Schooling, Quah Earn $31K From Singapore For Southeast Asia Games Success

Singaporean swimmers Joseph Schooling and Quah Zheng Wen each earned $31,250 from the Singapore National Olympic Council based on their performances at the Southeast Asia Games earlier this summer.

The Straits Times reports those figures here, along with a few other athletes earning large prize purses:

  • Joseph Schooling: $31,250
  • Quah Zheng Wen: $31,250
  • Tao Li: $23,750
  • Quah Ting Wen: $21,250

Singapore hosted the 2015 Southeast Asia Games, dominating the swimming portion. The host nation won 23 gold medals, a combined 13 of them from Schooling and Quah Zhen Wen.

Schooling swept the three butterfly races and won the 50 and 100 frees. He combined with Quah to sweep the IMs, with Schooling winning the 200 and Quah the 400. Quah, meanwhile, swept the backstrokes and took second in the 100 free (behind Schooling) and 200 free.

The two combined for all three gold medal-winning relays as well.

The question for Schooling, though, is whether he can accept the full amount of prize money. A rising sophomore for the Texas Longhorns of the American NCAA system, Schooling is bound by amateurism rules that prohibit accepting prize money for athletic events.

The NCAA does have a complex system of rules that allow athletes to accept some prize money, typically enough to cover expenses associated with the meet, like travel and lodging. Those NCAA limits combined with the amount of expenses covered by the Singapore Swimming Federation will determine how much money Schooling can accept.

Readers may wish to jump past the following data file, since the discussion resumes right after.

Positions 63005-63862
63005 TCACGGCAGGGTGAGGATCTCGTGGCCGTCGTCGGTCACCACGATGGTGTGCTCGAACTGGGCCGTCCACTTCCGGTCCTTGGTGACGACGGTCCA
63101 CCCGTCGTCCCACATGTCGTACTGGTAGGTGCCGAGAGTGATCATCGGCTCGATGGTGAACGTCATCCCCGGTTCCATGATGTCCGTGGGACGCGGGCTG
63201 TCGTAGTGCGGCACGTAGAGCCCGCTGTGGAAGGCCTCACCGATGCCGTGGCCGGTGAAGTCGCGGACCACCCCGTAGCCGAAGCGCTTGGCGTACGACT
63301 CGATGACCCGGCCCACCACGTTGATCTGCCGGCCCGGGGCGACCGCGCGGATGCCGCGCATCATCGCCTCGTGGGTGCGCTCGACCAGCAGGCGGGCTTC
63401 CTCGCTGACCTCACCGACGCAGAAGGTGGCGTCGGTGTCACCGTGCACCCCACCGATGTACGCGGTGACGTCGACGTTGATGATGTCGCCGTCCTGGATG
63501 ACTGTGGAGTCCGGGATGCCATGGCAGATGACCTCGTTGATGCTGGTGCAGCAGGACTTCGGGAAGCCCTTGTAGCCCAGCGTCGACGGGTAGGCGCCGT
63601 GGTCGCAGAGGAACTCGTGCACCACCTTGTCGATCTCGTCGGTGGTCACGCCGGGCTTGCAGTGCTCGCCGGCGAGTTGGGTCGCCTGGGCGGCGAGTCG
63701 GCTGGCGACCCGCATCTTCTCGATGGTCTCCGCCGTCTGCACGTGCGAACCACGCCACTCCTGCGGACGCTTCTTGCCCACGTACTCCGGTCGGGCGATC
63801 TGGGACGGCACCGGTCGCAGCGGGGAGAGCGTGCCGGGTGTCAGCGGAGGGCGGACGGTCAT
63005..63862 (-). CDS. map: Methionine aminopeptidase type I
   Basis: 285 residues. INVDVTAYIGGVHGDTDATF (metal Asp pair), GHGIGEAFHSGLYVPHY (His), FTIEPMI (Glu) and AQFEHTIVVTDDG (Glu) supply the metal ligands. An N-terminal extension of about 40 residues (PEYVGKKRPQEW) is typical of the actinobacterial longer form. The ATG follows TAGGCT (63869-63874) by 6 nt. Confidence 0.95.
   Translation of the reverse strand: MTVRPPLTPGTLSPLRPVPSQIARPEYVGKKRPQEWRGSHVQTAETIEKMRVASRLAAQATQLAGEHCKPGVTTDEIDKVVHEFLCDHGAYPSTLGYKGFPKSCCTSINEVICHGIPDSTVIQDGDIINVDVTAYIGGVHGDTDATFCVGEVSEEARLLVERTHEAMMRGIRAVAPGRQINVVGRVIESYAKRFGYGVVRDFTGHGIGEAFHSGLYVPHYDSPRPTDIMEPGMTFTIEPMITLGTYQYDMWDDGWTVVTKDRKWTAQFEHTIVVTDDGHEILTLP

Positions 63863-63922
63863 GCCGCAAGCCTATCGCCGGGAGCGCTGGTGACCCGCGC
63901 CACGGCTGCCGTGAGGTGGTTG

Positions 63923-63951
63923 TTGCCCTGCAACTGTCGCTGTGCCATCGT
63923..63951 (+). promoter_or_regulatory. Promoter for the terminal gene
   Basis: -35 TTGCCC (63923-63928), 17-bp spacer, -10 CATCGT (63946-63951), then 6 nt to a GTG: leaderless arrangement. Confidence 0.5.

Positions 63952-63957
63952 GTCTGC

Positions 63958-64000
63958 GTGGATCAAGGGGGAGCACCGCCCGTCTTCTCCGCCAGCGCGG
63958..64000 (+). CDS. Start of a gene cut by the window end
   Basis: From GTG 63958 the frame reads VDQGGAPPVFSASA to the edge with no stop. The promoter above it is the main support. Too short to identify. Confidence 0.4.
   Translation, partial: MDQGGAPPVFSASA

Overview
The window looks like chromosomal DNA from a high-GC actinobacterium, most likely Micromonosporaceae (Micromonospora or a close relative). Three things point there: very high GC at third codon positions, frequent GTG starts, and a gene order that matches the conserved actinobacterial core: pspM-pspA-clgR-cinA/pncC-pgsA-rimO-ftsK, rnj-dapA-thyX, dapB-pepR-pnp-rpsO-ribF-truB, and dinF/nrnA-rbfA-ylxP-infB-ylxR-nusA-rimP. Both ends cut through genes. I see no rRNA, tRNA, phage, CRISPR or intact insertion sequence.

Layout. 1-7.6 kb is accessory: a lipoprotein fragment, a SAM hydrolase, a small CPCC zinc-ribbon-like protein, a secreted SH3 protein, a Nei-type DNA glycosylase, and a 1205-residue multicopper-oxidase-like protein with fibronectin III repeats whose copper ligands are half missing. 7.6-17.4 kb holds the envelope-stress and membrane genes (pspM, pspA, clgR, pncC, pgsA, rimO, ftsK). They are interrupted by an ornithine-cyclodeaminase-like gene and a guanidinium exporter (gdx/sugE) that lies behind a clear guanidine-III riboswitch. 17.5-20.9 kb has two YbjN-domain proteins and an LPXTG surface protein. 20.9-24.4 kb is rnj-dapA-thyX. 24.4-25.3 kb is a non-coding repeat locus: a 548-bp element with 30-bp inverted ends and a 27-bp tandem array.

Schooling also made money last summer for his international performances, and a spokesperson for Texas said Schooling was able to keep the full amount because it was under the allowable NCAA guidelines.

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Irish Ringer
7 years ago

It’s good that he has a chance to recoup some of the expenses. I’m sure that trip couldn’t have been cheap.

About Jared Anderson

Jared Anderson

Jared Anderson swam for nearly twenty years. Then, Jared Anderson stopped swimming and started writing about swimming. He's not sick of swimming yet. Swimming might be sick of him, though. Jared was a YMCA and high school swimmer in northern Minnesota, and spent his college years swimming breaststroke and occasionally pretending …

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